The most sensitive experiments to date are based on cavity resonators in strong magnetic fields (Sikivie’s haloscopes [14]) such as ADMX [15], ADMX HF [18] or HAYSTAC [20]. However, these approaches are optimal for \(m_a\lesssim 40\,\upmu \mathrm eV\), which has been considered to be a substantial part of the natural range for axion DM in scenario A. If the resonance of the cavity is tuned to the axion mass, the cavity can be understood as a forced oscillator with a large axion-induced excitation. The length scale of the cavity needs to be approximately \(\lambda _a/2\) where \(\lambda _a=2\pi /m_a\) is the Compton wavelength given by the axion mass. As the emitted power of the cavity scales with the size of the cavity, this approach is impeded for small wavelengths and therefore small cavity sizes. For even lower values of \(m_a\) nuclear magnetic resonance techniques like CASPEr [48] or with LC circuits [49, 50], e.g. ABRACADABRA [51] and DM-Radio [54], could be effective.

The mass range favored in scenario B (2.5) and \(m_a\lesssim 40\,\upmu \mathrm eV\) in particular is not covered by current experiments with a sensitivity sufficiently high to probe QCD axion DM scenarios. In various proposals the cavity concept is extended to this mass range by employing higher mode resonators, such as in ORPHEUS [52], ORGAN [17] or RADES [53]. In addition, fifth-force experiments [55] could search in this region, but would not directly reveal the nature of DM.

In [30] a new concept to cover this important gap was introduced that is capable of discovering \(\sim 100\,\upmu \hbox {eV}\) mass axions. The main idea of this concept is to exploit constructive interference of electromagnetic radiation emitted at several surfaces as well as resonant enhancement. This is achieved through a series of parallel dielectric disks with a mirror on one side, all within a magnetic field \(\mathbf{B}_{\mathrm{e}}\) parallel to the surfaces as shown in Fig. 4 – a dielectric haloscope.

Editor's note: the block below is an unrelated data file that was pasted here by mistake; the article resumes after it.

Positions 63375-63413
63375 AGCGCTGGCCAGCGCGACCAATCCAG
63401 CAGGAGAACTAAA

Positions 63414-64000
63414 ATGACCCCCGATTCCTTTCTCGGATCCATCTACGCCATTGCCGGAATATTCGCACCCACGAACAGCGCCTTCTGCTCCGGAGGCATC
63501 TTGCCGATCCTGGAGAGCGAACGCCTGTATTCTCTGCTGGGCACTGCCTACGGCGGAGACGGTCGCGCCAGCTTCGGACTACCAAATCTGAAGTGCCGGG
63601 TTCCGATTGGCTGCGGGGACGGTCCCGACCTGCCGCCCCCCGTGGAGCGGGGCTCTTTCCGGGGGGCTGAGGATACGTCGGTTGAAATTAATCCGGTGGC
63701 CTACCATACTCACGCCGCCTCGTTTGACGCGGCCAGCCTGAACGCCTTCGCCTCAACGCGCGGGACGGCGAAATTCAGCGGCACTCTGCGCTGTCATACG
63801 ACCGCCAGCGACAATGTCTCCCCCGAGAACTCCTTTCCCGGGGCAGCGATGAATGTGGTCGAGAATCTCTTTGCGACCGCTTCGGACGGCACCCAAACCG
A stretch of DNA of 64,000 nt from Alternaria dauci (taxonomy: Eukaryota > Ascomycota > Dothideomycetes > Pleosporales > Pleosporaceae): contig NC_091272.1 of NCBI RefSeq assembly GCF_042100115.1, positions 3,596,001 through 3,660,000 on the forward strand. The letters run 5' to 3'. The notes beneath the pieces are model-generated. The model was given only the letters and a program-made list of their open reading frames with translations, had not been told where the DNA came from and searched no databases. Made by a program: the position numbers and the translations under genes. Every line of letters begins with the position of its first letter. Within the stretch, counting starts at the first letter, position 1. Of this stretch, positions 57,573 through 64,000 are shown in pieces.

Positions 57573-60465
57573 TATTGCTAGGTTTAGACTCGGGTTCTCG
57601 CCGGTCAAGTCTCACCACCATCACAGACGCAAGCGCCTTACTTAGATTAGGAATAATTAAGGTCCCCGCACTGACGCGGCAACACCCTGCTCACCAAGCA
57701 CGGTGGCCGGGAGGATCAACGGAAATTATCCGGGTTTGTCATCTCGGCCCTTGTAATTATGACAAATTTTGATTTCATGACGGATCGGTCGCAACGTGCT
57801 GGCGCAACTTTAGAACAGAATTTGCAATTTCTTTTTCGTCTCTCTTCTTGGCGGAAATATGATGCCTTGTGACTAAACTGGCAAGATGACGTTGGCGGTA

Fig. 4

A dielectric haloscope consisting of a mirror and several dielectric disks placed in an external magnetic field \(\mathbf{B}_{\mathrm{e}}\) and a receiver in the field-free region. A focusing mirror (not shown) could be used to concentrate the emitted power into the receiver. Internal reflections are not shown. Figure taken with permission from [30]

As discussed in [30] the output power P of the dielectric haloscope per unit area A is
$$\begin{aligned} \frac{P}{A} = \beta ^2\, \frac{P_{0}}{A} = 2.2\times 10^{-27}\, \frac{\mathrm{W}}{\mathrm{m}^2}\,\beta ^2 \left( \frac{B_{\mathrm{e}}}{10~\mathrm{T}}\right) ^2 C_{a\gamma }^2, \end{aligned}$$